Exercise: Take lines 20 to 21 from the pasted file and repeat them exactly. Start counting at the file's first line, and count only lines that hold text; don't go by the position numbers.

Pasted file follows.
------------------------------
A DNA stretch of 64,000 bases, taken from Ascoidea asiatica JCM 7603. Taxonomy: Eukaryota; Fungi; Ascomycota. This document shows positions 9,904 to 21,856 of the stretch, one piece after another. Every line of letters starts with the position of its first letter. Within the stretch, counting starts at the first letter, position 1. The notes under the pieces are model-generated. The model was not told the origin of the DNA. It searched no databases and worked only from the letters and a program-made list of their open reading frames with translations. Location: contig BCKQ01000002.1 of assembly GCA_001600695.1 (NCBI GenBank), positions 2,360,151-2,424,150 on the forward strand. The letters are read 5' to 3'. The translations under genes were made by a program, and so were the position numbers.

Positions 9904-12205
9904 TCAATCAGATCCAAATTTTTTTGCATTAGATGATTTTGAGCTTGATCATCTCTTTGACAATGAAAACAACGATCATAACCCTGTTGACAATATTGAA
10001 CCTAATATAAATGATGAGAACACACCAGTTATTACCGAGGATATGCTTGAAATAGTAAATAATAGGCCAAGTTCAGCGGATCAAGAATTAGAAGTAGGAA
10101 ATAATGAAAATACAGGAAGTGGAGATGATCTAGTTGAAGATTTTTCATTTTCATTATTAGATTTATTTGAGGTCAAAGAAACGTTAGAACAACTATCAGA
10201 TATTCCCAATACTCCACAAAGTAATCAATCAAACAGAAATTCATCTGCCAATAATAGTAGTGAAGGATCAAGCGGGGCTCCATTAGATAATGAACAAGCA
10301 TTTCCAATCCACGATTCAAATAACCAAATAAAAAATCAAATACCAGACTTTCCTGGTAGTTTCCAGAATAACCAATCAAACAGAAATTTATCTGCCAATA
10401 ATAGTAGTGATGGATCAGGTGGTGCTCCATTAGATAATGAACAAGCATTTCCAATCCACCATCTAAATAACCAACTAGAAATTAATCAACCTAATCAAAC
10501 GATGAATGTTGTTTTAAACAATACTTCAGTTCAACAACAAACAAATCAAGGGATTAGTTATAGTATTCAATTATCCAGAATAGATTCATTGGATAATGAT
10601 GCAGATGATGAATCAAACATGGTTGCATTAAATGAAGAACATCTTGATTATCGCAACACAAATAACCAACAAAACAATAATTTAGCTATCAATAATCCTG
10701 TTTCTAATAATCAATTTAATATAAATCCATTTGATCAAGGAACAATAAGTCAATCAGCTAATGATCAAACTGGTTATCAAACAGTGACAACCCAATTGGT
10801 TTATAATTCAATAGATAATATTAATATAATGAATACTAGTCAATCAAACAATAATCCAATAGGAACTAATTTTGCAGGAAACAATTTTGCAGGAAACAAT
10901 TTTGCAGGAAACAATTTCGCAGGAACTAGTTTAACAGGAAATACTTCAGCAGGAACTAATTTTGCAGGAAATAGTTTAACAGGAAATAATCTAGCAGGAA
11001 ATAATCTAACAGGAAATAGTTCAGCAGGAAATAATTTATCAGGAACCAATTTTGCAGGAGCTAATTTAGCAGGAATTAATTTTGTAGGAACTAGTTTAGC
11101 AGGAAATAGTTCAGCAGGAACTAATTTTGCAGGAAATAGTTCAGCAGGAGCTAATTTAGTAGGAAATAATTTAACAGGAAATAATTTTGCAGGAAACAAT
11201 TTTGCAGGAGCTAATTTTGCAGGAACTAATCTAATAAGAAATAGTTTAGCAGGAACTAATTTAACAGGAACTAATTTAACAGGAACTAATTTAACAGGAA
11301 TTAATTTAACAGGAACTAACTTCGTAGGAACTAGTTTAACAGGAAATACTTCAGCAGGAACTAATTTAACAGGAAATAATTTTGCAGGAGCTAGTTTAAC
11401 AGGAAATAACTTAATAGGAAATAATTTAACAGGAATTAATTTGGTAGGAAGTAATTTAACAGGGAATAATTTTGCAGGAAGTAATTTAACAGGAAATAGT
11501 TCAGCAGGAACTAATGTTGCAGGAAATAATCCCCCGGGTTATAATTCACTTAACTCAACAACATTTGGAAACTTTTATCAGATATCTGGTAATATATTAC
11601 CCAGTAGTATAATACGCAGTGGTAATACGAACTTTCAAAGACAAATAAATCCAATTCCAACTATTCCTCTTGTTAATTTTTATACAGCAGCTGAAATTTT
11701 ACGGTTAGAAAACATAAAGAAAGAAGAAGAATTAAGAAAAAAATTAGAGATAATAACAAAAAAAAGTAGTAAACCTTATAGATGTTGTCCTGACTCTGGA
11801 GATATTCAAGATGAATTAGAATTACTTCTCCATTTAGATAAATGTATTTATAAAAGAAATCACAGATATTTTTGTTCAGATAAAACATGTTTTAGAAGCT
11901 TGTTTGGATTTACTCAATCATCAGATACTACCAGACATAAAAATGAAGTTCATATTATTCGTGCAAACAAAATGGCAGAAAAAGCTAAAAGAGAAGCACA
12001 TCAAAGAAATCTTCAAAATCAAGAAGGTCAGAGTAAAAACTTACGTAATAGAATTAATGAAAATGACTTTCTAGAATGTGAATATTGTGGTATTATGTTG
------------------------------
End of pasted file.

11601 CCAGTAGTATAATACGCAGTGGTAATACGAACTTTCAAAGACAAATAAATCCAATTCCAACTATTCCTCTTGTTAATTTTTATACAGCAGCTGAAATTTT
11701 ACGGTTAGAAAACATAAAGAAAGAAGAAGAATTAAGAAAAAAATTAGAGATAATAACAAAAAAAAGTAGTAAACCTTATAGATGTTGTCCTGACTCTGGA